In the wake of a failed July 5 intercept attempt, the Defense Department has delayed an upcoming missile defense test that will help determine if it can move ahead with plans to field additional long-range interceptor missiles in Alaska by 2017. Originally planned for this fall, the trial launch will not take place until March, according to July 17 testimony from the director of the Pentagon’s Missile Defense Agency (MDA).
Testifying before the Senate Appropriations Defense Subcommittee, MDA Director Vice Adm. James Syring said that the March 2014 test “must” be completed successfully before the Defense Department carries out its plans to increase the number of ground-based interceptor (GBI) missiles deployed in Alaska and California from 30 to 44 by 2017. That planned increase, announced March 15, was motivated by recent missile and nuclear tests by North Korea. (See ACT, April 2013.)
“We need to know these missiles perform as advertised, through rigorous intercept tests,” Syring said of the 14 new interceptors, which will cost $1 billion.
In July 30 comments to reporters, Sen. Richard Durbin (D-Ill.), who chairs the defense appropriations panel, also emphasized the need for further testing. “Before we go forward on missile defense, we need a successful test, period,” he said. “Before we expand the missile defense layout to include the East Coast, we need a pretty fulsome debate after a successful test,” he said, referring to Republican proposals to field a new missile interceptor site in a northeastern state. (See ACT, July/August 2013.)
Since 1999, according to the MDA, GBI missiles have hit their target in eight out of 16 attempts. This record falls short of other missile defense systems, such as the Aegis system based on ships, which has hit 25 of 31, or the Terminal High Altitude Area Defense system, which is 10 for 10. All of these tests are conducted in a “controlled, scripted environment,” Syring said.
The additional 14 GBI missiles for Alaska would be armed with a newer version of the system’s exoatmospheric kill vehicle (EKV), known as the Capability Enhancement-II (CE-II). The CE-II has never had a successful intercept test, having failed twice in 2010. Nonetheless, CE-IIs are already deployed on 10 of the 30 GBI missiles.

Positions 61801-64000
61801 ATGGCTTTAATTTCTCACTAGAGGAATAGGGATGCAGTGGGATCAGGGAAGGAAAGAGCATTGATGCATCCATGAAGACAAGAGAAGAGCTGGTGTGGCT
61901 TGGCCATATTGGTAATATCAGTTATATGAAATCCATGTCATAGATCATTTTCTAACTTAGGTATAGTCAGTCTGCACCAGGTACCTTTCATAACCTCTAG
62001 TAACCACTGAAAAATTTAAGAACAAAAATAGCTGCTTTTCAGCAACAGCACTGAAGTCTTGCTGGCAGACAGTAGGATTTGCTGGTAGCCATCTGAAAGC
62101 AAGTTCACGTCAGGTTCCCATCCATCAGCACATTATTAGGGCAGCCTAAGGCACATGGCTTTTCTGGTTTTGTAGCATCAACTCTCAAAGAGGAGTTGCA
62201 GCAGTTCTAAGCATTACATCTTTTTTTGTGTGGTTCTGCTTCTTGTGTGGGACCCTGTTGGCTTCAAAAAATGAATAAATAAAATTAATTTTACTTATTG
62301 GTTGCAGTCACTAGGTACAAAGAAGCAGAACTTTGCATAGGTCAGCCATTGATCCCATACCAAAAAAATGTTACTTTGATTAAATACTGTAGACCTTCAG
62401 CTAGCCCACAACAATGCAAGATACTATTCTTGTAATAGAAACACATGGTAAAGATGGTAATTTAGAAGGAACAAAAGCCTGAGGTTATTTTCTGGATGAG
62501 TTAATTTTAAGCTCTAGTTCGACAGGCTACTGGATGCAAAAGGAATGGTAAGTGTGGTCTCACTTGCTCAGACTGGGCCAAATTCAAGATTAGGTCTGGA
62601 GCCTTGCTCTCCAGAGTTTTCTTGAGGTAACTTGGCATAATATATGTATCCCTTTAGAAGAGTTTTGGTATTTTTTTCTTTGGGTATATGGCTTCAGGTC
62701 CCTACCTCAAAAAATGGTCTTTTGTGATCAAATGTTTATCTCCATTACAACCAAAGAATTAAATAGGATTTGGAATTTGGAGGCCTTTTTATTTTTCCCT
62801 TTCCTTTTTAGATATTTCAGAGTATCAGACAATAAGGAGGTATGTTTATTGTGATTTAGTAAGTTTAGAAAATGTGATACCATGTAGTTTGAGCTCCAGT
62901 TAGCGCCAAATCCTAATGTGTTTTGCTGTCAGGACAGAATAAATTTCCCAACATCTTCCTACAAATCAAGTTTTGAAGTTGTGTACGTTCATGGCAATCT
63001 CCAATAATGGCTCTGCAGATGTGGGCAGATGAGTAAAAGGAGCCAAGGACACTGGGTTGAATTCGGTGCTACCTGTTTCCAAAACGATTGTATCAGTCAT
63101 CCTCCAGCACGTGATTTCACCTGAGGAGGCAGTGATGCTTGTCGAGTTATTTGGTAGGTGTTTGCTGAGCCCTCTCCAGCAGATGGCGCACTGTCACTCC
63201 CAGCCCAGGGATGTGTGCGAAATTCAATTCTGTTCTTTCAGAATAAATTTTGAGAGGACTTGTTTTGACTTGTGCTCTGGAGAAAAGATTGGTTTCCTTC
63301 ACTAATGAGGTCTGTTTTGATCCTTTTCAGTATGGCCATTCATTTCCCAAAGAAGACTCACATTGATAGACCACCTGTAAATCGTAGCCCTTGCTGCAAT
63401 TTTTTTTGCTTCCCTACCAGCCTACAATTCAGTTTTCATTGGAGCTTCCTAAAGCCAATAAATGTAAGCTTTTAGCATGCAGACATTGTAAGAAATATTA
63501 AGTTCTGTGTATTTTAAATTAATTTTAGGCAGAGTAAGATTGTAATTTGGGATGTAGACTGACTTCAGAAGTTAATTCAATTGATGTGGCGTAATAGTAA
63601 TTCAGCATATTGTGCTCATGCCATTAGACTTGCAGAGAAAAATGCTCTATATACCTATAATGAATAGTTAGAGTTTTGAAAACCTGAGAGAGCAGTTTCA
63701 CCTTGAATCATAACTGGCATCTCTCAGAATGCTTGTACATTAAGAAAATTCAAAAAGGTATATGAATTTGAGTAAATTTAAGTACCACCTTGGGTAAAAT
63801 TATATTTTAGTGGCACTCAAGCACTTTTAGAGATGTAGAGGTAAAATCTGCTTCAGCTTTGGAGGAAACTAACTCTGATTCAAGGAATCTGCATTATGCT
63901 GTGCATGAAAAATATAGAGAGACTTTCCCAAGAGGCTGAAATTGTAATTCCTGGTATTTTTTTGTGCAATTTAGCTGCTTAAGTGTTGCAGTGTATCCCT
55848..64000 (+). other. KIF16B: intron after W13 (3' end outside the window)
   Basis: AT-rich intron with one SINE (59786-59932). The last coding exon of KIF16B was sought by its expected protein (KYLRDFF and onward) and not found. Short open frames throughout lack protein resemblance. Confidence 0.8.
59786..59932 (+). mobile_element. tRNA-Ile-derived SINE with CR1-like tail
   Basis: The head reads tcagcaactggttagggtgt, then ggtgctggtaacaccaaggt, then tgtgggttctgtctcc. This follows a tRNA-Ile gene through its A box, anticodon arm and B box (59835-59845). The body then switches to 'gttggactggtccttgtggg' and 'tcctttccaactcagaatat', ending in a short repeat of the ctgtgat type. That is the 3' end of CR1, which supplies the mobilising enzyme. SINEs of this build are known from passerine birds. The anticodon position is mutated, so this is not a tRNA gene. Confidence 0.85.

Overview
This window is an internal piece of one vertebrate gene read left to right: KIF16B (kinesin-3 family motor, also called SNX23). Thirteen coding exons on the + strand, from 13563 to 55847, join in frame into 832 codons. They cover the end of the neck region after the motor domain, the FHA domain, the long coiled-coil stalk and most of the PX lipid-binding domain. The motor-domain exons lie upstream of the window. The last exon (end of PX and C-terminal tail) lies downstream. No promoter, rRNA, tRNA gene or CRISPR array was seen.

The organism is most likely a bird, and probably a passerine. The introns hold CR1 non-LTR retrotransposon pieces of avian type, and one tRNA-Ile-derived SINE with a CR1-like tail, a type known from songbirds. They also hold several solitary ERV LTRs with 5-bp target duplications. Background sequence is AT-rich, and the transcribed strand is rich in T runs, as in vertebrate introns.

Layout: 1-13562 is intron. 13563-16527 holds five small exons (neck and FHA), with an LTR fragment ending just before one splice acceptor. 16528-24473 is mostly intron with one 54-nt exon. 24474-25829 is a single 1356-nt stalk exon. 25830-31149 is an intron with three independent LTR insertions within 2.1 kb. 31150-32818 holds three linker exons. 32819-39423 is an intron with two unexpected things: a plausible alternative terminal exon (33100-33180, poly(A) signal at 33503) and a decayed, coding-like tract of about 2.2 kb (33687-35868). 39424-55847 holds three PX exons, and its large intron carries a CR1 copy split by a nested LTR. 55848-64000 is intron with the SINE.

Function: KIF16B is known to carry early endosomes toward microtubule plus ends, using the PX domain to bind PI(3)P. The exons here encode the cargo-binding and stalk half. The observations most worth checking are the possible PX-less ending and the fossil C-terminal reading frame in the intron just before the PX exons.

The EKV, a key part of the GBI system, is lifted into space by a booster rocket and is designed to use its onboard sensors to locate an incoming enemy warhead and destroy it on impact.
The subject of the failed July 5 test was not the CE-II, but the CE-I, which sits atop 20 GBI missiles and had not been flight-tested since 2008. Because it had successfully hit the target in three previous tests, this failure came as a surprise. In the latest test, which cost about $200 million, the CE-I did not separate from the booster’s third stage, Syring testified. The MDA is conducting a review, which is expected to take several months, to confirm the cause of the failure and has not determined when a retest might take place.
James Miller, undersecretary of defense for policy, said at a July 17 Capitol Hill forum that he “would like to see a test of both versions” of the EKV in the next 12 months and that he still expected to reach the goal of 44 deployed GBI missiles by 2017.
An MDA spokesman told Arms Control Today in a July 29 e-mail that the July 5 CE-I test failure was not directly responsible for the postponement of the CE-II test to March. He attributed the delay to the need for more time to fix issues arising from the last failed CE-II test in December 2010. But he said that the MDA wanted to wait for the review of the July 5 test to be completed before conducting any more GBI tests, as the two EKVs use the same rocket booster.
At the July 17 hearing, Durbin said the GBI system had performed poorly because it had been rushed into deployment by the Bush administration in 2004. “There was deployment before development” for the GBI missile, which was not the case for Aegis, Durbin said.
Syring agreed, saying that the “schedule-driven pressure to get interceptors in the ground” led to “the decision to field what were prototypes” with the intent to improve them over time. That, Syring said, led to the development of the CE-II, which was an upgrade to the GBI system that was fielded “very, very quickly.”
According to the MDA, the Pentagon is spending more than $1 billion in remedial efforts to get the CE-II interceptor to work, including the two failed 2010 tests, failure reviews, a nonintercept test in January, and the test planned for March.